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Sixers have nobody but Hinkie to blame

General manager Sam Hinkie's rebuilding plan should have included a veteran point guard.

THIS HAS NOTHING to do with Tim Frazier, the Sixers' emergency starting point guard.

It has less to do with his backup, 6-8 small forward JaKarr Sampson. Yes, small forward,

It has almost nothing to do with Michael Carter-Williams, the regular point guard whose toe hurt; or Tony Wroten, an incendiary bench player who, before knee surgery, spent part of the season as MCW's understudy.

It has to do with The Plan, and its fraudulence in this important stage.

The Sixers entered the season without a lot of things, but most of them could be explained away by the basic tenet of The Plan.

The Plan, in essence, is the blueprint concocted by young analytics whiz Sam Hinkie, the Sixers' second-year general manager who has staffed his front office with numbers men of his ilk. He figured to stockpile draft picks; acquire cheap, young talent with specific characteristics; and let the team develop organically.

The Plan has merit, and it has logic.

What it lacks is leadership.

Specifically, it lacks a veteran point guard. It is a criminal omission.

That was amplified the last three games, when two Developmental League players ran the team: Frazier, in his third NBA game and his second start; and JaKarr Sampson, a 6-8 small forward.

Last night, Frazier finished with seven assists . . . and seven turnovers, the most among an avalanche of 27 turnovers that cost the Sixers a chance at a huge upset against the Warriors. Sampson had three turnovers. That means a combined 10 giveaways at the point guard spot, manned by two D-Leaguers, against the league's best team.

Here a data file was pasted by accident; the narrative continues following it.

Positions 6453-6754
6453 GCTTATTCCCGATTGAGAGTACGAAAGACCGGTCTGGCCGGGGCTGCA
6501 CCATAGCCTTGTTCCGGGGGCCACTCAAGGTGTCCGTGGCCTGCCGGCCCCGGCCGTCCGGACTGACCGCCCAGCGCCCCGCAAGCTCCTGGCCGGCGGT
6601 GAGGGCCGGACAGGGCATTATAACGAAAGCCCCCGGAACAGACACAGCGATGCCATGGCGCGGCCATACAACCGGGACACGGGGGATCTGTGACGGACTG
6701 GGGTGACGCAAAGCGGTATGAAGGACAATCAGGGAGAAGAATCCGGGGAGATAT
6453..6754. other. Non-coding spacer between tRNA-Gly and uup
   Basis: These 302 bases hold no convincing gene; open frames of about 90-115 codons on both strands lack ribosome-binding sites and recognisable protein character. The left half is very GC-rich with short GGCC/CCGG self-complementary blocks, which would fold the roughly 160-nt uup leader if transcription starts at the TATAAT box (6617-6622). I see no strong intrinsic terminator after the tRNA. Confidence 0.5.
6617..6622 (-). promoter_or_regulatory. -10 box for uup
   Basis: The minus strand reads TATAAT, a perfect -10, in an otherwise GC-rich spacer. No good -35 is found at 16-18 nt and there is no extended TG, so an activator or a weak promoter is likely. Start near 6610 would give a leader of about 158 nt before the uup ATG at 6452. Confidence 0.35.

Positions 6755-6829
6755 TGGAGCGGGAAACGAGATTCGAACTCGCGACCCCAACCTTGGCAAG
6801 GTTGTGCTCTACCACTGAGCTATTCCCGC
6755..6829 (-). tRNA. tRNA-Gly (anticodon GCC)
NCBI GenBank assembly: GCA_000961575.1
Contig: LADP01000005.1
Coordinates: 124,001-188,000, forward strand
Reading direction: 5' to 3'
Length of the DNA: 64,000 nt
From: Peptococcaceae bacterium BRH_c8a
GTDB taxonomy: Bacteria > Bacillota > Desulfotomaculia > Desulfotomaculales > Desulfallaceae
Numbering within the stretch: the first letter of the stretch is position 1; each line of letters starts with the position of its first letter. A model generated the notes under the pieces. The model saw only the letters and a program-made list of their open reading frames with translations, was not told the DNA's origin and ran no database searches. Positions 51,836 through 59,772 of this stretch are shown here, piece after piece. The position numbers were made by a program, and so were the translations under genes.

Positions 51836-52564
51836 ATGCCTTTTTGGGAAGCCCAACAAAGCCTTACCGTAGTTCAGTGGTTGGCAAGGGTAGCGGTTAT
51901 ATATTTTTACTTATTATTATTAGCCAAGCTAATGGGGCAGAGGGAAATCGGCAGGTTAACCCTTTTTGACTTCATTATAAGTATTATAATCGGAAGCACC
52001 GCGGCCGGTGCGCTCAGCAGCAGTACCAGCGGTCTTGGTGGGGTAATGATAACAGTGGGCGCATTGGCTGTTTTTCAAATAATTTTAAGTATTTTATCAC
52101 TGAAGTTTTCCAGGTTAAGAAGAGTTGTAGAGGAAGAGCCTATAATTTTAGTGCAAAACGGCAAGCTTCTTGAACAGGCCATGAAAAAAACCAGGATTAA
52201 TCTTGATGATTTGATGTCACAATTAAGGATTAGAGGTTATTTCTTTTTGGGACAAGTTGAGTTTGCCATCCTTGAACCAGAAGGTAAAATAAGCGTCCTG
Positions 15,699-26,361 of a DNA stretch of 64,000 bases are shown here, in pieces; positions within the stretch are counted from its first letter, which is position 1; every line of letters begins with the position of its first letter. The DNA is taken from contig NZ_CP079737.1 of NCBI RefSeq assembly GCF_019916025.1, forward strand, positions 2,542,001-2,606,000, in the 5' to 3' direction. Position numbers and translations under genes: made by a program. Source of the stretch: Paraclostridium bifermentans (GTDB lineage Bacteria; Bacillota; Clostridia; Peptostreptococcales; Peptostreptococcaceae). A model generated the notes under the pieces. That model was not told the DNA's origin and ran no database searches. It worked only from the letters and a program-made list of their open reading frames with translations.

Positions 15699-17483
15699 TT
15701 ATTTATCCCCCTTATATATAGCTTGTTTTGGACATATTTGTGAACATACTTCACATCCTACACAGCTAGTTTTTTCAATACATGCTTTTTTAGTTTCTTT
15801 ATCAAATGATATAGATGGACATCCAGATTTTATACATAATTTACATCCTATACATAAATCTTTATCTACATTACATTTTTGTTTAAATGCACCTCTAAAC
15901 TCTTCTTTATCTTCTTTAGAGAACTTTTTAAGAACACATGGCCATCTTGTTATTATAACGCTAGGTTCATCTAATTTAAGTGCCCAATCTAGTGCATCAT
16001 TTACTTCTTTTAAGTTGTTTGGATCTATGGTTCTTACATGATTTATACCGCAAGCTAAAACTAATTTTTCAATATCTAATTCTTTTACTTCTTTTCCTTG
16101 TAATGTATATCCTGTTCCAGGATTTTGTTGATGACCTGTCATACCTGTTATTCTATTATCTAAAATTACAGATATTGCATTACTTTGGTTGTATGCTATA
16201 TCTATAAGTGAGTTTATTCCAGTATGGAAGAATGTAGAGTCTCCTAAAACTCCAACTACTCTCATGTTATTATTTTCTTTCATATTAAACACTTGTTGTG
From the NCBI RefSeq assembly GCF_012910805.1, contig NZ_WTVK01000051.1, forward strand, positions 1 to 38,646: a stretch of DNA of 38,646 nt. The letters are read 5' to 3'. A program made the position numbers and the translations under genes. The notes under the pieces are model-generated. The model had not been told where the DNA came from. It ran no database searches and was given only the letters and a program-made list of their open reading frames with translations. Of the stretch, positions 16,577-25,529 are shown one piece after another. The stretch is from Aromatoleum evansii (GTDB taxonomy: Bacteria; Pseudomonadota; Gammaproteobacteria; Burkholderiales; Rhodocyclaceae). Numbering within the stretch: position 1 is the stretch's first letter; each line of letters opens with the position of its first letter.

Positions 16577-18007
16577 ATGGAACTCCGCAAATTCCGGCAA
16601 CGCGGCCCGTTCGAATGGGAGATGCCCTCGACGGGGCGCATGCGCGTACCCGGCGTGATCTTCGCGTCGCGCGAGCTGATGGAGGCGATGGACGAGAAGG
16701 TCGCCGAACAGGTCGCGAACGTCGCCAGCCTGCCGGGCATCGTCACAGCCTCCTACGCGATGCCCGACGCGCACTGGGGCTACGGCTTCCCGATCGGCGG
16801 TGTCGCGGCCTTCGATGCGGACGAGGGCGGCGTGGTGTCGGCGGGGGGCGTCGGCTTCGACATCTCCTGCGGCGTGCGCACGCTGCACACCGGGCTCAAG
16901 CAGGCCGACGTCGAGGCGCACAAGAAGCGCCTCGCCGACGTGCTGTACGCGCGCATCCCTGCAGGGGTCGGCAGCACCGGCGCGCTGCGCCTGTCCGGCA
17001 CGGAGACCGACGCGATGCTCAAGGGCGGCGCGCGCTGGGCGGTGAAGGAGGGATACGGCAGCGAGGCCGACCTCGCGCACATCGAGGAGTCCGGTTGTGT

They were all the Sixers had.

That's because, faced with choosing among Jameer Nelson, Aaron Brooks, Earl Watson, Leandro Barbosa and Nobody, Hinkie and the Sixers chose Nobody.

"Had those injuries and this particular situation [not happened] the area would not have been exposed," said coach Brett Brown; otherwise, he contended, "we're doing just fine."

No, not fine. Carter-Williams still lacks a guide. The team still lacks depth. Brown cedes that point, at least in this moment.

"It's hard to quantify," Brown said. "The point can be more accurately made now, given this rare situation."

In this rare situation there is Nobody to run the offense when it is going off the rails. Then again, there was Nobody to afford a calming influence during the 17-game losing streak - or, heaven forbid, perhaps impede the 17-game losing streak.

The Sixers chose Nobody to occupy a precious roster spot: Larry Drew II, Alexey Shved and, now, Frazier. They are fine young men, but they are NBA Nobodies.

That makes The Plan a fraud.

Nothing says the Sixers would have been able to sign a viable veteran; but, hey, money talks, and the Sixers can afford to overspend a little.

Instead, every night the Sixers trot out a group of guys who can't sign for a rental car and expect them to play competitively against grown men. Then, they expect them to be accountable for it after and between games.

They take the floor with less direction than Christopher Columbus; he didn't know where he was going, either, and he didn't know where he was once he got there.